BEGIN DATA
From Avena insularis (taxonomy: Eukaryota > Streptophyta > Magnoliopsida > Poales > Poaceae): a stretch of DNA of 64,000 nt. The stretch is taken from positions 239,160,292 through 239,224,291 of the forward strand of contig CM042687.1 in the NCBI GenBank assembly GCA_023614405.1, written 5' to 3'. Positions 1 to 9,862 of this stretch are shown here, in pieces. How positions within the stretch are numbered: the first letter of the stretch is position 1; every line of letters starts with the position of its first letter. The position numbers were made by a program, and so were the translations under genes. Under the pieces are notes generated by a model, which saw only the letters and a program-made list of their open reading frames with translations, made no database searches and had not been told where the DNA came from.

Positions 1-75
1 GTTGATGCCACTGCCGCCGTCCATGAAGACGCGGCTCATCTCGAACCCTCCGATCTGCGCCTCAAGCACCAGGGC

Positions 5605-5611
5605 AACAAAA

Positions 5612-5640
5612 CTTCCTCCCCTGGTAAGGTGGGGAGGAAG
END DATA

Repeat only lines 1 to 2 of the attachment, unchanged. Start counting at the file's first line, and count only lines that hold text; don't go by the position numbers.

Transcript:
From Avena insularis (taxonomy: Eukaryota > Streptophyta > Magnoliopsida > Poales > Poaceae): a stretch of DNA of 64,000 nt. The stretch is taken from positions 239,160,292 through 239,224,291 of the forward strand of contig CM042687.1 in the NCBI GenBank assembly GCA_023614405.1, written 5' to 3'. Positions 1 to 9,862 of this stretch are shown here, in pieces. How positions within the stretch are numbered: the first letter of the stretch is position 1; every line of letters starts with the position of its first letter. The position numbers were made by a program, and so were the translations under genes. Under the pieces are notes generated by a model, which saw only the letters and a program-made list of their open reading frames with translations, made no database searches and had not been told where the DNA came from.

Positions 1-75